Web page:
Members of the Ebuhleni Nazareth Baptist Church in South Africa stand accused of beating Dumisani Ngcobo, above, after accusing him of being gay.
The 43-year-old from Emaswazini, near Pietermaritzburg, claimed in this report that the assault took place in January and that he was not given a chance to explain that he was not a homosexual.
I’m not gay. I’ve never had any relationship with the same gender as myself. I don’t even know the man they accuse me of sleeping with with.
He explained that the man he was accused of molesting was a stranger who needed a place to sleep. He welcomed him into his tent outside the church.
We were lying down when I mistakenly touched him while I was looking for my phone. In the morning I was called by preachers who told me the man had told them I sexually harassed him. I tried explaining, but they didn’t listen and started beating me with sticks.
Ngcobo said he wanted his name cleared so he could go back to church. His brother Sipho, 45, confirmed that that Ngcobo is not gay.
He’s not married, but he does have a girlfriend.
Church spokesperson Thokozani Mncwabe said he was unaware of the incident.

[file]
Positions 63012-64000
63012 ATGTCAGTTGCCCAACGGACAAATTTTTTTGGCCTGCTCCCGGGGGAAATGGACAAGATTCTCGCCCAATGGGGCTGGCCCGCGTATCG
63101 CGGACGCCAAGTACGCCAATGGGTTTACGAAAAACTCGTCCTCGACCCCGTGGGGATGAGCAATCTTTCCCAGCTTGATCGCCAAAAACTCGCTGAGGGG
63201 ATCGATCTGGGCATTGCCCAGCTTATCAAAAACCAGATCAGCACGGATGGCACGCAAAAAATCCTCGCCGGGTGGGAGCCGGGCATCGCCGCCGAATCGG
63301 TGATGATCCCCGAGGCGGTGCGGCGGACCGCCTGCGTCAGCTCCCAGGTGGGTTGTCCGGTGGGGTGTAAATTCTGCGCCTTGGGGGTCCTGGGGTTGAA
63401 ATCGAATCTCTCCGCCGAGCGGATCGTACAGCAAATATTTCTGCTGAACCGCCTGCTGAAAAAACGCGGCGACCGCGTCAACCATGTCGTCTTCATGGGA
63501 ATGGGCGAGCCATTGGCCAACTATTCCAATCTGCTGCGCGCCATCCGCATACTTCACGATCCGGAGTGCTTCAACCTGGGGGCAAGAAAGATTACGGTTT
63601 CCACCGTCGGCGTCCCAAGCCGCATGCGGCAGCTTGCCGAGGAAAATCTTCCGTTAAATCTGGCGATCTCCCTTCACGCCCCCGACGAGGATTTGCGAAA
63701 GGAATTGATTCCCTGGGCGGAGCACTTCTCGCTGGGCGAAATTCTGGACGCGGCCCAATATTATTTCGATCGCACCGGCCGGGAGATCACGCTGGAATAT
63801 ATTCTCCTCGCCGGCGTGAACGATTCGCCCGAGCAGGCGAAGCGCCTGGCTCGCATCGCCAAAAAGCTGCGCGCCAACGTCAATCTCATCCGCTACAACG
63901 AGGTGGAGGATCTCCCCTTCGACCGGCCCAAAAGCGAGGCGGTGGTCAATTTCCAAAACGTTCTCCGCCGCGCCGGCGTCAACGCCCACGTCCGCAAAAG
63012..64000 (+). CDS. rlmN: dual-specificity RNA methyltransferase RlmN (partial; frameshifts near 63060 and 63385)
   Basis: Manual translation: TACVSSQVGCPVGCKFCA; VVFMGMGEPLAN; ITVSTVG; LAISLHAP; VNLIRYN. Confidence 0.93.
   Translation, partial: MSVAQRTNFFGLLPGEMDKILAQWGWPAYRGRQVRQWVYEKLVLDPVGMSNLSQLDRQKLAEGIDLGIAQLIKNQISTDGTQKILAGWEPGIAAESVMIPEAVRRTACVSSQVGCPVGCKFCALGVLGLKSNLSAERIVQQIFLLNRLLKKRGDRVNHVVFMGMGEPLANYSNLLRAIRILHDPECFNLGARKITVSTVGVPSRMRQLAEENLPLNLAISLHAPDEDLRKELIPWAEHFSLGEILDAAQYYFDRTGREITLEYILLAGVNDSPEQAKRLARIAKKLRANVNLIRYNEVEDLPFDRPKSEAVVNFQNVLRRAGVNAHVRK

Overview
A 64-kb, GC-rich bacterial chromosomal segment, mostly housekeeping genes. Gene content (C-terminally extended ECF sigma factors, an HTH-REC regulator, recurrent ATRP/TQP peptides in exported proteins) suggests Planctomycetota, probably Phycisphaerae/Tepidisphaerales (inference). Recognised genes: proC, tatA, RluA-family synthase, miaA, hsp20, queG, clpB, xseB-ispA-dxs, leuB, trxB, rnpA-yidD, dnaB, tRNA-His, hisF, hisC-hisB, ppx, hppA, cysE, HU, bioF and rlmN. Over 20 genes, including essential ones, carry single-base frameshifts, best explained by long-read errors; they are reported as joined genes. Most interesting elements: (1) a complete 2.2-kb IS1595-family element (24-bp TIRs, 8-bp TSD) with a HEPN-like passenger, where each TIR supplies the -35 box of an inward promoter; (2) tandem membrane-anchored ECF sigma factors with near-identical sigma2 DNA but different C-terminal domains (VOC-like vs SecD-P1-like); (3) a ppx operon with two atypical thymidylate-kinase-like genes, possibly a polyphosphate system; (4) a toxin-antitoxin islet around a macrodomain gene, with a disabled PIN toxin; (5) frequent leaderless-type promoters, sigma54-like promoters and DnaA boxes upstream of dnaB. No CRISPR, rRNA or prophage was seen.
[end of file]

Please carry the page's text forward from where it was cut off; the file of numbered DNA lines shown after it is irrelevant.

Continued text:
But I’ll contact the man to get the full details.
He said the church is against people being beaten.
I believe the people who did this were amateurs. Real leaders know the correct procedure to follow if a member breaks the rules.
Ngcobo said the church’s preacher had warned him that if he didn’t plead guilty he would be killed.
I did admit I touched him. I was saving my life. I said I touched him intentionally. After that I was called into a room. The preacher told me to take off my church robe.
I lay down on a straw mat. He took a huge stick and started beating me. I was beaten from the head to the legs. He went on until I was helpless. I was numb and I was bleeding from head to toe. He told me to leave and never look back.
Another of the victims, who did not want to be named, confirmed that men accused of being gay had been beaten at the church.
They used sticks. We were taken into hospitals close to homes. My family knows but they are silencing everything. They are scared of shaming the church. But we have been silent enough about this. Being gay does not mean we are not humans.
Sipho Ngcobo added:
We were shocked when he [Dumisani] arrived home. He was severely bleeding from the head. My aunt had to take care of the wounds and the bleeding.
Hat tip: BarrieJohn